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more articles by Koch, Drew A. , DO  |  author's bio

Reducing Your Risk for Heat Stroke

Reducing Your Risk for Heat Stroke

By Drew Koch, DO, FACOEP


When summer is at its peak and the days become hot and humid, we see patients in the Emergency Department with symptoms of heat exhaustion and heat stroke. These are serious conditions: heat stroke can be fatal and is the most frequent cause of environmentally related death in the U.S. Heat illnesses affect people of all ages; however, the very young and the elderly are most at risk for significant problems.


What are heat illnesses?


Our bodies stay cool through the evaporation of fluid, which is the process of sweating. If you are outside on a hot day and you are not consuming enough fluid to allow your body to sweat sufficiently, you are at risk for heat illness.


Heat stroke occurs when your body temperature rises above 104 degrees with central nervous system dysfunction and lack of sweating. Heat exhaustion most commonly occurs in people who are not accustomed to being outside or working or exercising outside in hot weather and who are not drinking enough fluid. People with heat exhaustion may or may not have an elevated body temperature. They typically experience nonspecific symptoms such as weakness, lightheadedness, fatigue, nausea, headache and muscle aches.


Who is most commonly affected?


Young people who are engaging in extreme exercise or athletic competition in the summer heat are at risk, such as athletes who attend sports camps in August. Elderly people with existing medical conditions are at potentially high risk and should safeguard themselves from extreme heat exposure by wearing cool, loose-fitting clothing and hats to protect their faces and necks. We also recommend that seniors get their exercise and do their yard work either early in the morning or late in the afternoon when the temperature is lower. Be sure to take fluid outside with you to drink.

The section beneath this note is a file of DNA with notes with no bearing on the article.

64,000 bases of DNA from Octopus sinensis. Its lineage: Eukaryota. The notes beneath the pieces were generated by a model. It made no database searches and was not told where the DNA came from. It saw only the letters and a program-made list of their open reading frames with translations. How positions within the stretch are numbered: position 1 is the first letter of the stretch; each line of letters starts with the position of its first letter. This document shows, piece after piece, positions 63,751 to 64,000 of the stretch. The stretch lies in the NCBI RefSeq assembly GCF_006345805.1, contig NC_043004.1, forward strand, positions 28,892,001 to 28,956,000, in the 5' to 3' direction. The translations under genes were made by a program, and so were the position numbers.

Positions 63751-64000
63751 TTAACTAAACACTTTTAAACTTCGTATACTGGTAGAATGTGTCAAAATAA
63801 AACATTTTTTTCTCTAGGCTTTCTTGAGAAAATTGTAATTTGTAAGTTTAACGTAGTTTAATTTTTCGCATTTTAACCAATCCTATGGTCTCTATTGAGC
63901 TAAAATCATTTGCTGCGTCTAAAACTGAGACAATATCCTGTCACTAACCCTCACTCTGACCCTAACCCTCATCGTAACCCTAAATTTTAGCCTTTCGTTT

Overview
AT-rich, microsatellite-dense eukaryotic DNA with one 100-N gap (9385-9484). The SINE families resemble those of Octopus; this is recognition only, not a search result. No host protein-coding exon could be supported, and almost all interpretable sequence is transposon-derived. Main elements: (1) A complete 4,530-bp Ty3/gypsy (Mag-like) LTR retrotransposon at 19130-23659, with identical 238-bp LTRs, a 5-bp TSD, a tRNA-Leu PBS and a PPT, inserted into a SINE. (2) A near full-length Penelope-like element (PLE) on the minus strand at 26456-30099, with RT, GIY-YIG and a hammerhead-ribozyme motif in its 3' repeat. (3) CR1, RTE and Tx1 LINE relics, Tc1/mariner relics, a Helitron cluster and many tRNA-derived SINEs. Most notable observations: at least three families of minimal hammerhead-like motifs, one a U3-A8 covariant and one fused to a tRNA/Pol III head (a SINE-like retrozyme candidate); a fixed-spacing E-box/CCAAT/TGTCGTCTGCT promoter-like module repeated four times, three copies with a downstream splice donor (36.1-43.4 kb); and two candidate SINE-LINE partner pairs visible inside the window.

We offer a special word of caution to parents of infants. Parents often take their babies out in the summer in strollers. Babies can become extremely warm in these strollers both from being in the direct sun and from the lack of air circulation around them when the netting is pulled down to block out the sun. Babies sweat from the heat but they cannot tell you they are becoming dehydrated. It is very important to give them sufficient fluid to keep them properly hydrated.


Infants should be dressed in a light hat to protect their heads and to keep the sun off their faces and necks. Letting them nap in the sun can be dangerous so place them in the cool shade. And always use sunscreen when you take them outside during the day because heat stroke and sunburn go hand-in-hand.


What are the symptoms of heat exhaustion and heat stroke?


-       Initial sweating followed by flushed, hot, dry skin (due to extreme dehydration)

-       Change in mental status, confusion, hallucinations, or loss of consciousness

-       Core body temperature above 104 degrees


What to do?


If someone you are with has symptoms of heat illness, get the person out of the sun and into a cool setting. Loosen the clothing and cool the person off by applying a cool cloth to the face and neck or gently spraying them with cool water. Give them a sports drink such as Gatorade or Pedialyte to sip. If there is a change in mental status and you suspect the person has heat stroke, get to the nearest Emergency Department by ambulance because heat stroke is a life-threatening emergency.


Dr. Koch is board certified in emergency medicine and is the director of Emergency Medicine at Cayuga Medical Center. For more information call Cayuga Medical Center,











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